Client credential flows

Supported platforms

While MSAL.NET is a multi-framework library, Confidential Client flows are not available on mobile and client-facing platforms (e.g., UWP, Xamarin.iOS, and Xamarin.Android) since there is no secure way of deploying a secret with an application.

Supported client credentials

MSAL.NET supports two types of client credentials, which must be registered in the Microsoft Entra portal:

  • Application secrets (not recommended for production scenarios).
  • Certificates.

For advanced scenarios, two other types credentials can be used:

  • Signed client assertions.
  • Certificate and additional claims to be sent.

For additional details, refer to the Confidential client assertions document.

Example usage

// This object will cache tokens in-memory - keep it as a singleton
var singletonApp = ConfidentialClientApplicationBuilder.Create(config.ClientId)
        // Don't specify authority here, we'll do it on the request 
        .WithCertificate(certificate) // or .WithClientSecret(secret)

// If instead you need to re-create the ConfidentialClientApplication on each request, you MUST customize 
// the cache serialization (see below)

// When making the request, specify the tenant-based authority
var authResult = await app.AcquireTokenForClient(scopes: new [] {  "some_app_id_uri/.default"})        // Uses the token cache automatically, which is optimized for multi-tenant access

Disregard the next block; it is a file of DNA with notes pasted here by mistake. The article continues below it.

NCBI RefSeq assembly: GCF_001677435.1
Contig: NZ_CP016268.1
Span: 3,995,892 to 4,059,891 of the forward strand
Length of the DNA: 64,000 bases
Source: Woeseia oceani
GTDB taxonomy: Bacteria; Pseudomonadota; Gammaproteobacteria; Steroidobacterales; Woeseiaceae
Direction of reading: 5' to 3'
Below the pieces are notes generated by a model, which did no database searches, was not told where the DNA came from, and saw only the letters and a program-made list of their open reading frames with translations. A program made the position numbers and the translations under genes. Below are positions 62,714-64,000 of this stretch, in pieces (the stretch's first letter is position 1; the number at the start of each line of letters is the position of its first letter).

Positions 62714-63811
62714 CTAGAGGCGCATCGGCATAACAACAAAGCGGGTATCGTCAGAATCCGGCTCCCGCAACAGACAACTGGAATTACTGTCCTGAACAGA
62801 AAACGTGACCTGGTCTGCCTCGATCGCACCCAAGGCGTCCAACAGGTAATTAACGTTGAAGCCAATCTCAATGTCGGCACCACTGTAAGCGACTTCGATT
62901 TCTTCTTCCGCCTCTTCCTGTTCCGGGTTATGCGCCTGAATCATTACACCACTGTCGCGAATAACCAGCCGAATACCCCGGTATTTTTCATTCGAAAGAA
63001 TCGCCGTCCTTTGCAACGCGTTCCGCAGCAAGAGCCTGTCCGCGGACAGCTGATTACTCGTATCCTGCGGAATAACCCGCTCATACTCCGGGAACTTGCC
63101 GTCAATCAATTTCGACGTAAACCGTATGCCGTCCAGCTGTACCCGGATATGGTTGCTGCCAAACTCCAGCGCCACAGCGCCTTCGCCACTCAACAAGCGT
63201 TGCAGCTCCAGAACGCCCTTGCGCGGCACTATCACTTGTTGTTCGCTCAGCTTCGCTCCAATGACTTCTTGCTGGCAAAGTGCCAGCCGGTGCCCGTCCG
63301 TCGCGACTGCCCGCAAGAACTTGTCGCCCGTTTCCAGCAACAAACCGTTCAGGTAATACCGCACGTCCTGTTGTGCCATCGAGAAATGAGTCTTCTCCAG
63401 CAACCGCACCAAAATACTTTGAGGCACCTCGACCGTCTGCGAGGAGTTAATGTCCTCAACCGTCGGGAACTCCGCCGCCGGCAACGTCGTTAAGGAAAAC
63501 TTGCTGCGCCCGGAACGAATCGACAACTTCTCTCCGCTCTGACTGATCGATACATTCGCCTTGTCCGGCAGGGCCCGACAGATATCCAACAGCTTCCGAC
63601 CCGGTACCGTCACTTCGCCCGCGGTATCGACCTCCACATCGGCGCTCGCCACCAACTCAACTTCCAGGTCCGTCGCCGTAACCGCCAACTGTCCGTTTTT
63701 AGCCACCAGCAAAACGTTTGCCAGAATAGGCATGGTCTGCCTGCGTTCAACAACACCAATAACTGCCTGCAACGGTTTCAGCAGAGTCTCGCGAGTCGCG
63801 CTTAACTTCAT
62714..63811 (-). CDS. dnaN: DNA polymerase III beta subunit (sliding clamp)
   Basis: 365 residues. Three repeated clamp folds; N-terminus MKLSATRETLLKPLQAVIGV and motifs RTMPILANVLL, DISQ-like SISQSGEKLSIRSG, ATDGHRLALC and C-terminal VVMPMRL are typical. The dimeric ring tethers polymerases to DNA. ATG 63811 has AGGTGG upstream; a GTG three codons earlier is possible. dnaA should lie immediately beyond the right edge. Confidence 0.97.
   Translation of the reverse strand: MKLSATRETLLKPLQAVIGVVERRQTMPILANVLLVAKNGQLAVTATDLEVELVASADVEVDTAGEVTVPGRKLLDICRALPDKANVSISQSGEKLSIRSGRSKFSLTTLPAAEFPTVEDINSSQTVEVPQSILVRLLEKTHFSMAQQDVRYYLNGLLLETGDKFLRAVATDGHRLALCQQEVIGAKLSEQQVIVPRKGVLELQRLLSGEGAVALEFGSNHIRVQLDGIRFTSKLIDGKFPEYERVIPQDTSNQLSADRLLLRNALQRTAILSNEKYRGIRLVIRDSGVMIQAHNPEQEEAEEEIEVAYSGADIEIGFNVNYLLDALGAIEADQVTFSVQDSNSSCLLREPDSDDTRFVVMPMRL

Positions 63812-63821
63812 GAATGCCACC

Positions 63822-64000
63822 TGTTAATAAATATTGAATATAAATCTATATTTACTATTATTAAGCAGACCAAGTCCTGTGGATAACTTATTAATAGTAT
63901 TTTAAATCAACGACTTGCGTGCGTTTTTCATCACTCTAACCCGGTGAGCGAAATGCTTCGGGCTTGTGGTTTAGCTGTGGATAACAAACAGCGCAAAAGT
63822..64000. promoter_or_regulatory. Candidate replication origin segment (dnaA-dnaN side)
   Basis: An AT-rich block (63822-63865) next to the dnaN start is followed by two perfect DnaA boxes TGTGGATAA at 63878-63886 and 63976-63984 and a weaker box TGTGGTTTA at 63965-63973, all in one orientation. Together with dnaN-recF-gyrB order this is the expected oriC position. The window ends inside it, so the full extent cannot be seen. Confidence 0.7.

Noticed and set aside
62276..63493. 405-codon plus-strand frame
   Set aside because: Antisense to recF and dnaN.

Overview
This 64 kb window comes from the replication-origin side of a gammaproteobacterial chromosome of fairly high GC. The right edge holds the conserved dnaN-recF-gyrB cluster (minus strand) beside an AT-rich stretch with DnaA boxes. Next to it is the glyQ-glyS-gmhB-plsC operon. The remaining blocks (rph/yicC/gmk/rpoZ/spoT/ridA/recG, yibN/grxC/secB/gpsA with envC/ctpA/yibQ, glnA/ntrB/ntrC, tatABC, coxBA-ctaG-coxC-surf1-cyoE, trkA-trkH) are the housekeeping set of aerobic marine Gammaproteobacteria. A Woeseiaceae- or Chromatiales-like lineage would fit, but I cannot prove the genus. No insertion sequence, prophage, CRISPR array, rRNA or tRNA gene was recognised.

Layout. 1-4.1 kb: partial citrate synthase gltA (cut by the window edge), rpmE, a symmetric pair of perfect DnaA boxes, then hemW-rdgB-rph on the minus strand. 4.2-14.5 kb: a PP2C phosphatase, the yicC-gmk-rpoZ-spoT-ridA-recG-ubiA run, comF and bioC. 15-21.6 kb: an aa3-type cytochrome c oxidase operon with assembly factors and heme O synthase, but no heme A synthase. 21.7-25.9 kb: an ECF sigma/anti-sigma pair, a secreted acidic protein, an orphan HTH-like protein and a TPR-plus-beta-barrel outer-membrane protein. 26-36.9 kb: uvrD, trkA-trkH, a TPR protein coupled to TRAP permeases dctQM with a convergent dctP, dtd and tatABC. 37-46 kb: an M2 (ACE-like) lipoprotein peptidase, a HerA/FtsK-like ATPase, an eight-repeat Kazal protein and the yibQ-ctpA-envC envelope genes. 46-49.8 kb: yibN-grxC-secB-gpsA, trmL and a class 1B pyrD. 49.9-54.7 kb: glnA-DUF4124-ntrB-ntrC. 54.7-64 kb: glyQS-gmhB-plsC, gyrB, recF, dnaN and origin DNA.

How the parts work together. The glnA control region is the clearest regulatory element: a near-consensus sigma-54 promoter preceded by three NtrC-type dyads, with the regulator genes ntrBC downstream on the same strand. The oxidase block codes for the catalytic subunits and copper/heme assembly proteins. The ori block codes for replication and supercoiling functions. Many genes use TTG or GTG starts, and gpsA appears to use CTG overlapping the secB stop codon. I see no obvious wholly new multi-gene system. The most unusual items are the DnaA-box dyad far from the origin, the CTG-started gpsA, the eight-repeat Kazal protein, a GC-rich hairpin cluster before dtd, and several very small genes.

.WithAuthority(AzureCloudInstance.AzurePublic, "{tenantID}")  // Do not use "common" or "organizations"!


Do not use common or organizations authority for client credential flows. Specify the tenant ID in the authority.

Custom cache serialization

If your service is multi-tenant (i.e., it needs tokens for a resource that is in a different tenant), see MSAL for client credential flow in multi-tenant services.

You can serialize the token cache to a location of your choice (e.g., in-memory or through a distributed system like Redis). You would do this to:

  • Share the token cache between several instances of ConfidentialClientApplication.
  • Persist the token cache to share it between different machines.

Please see distributed cache implementations and binding the token cache for additional implementation details.

Check our sample to see how token cache serialization works.

Ensuring high availability of your applications

Service is running out of memory

See Using MSAL.NET for client credential flow in multi-tenant services for an in-depth overview of the multi-tenant architecture with MSAL.NET.

Make sure to provision enough RAM on the machines running your service or use a distributed cache. A single token is a few kilobytes (KB) in size, and one token is stored for each tenant with which the application interacts.

Avoid requesting new tokens on each machine of a distributed service

Use a distributed cache, like Redis.

Monitoring cache hit rates

The authentication result object can tell you if the token comes from the cache:

authResult.AuthenticationResultMetadata.TokenSource == TokenSource.Cache

Handling "loop detected" errors

You are calling Microsoft Entra ID for a token too often and the service is throttling you. To mitigate this issue, you need to use a cache - either the in-memory one (as per the sample above) or a persisted one.

High latency for token acquisition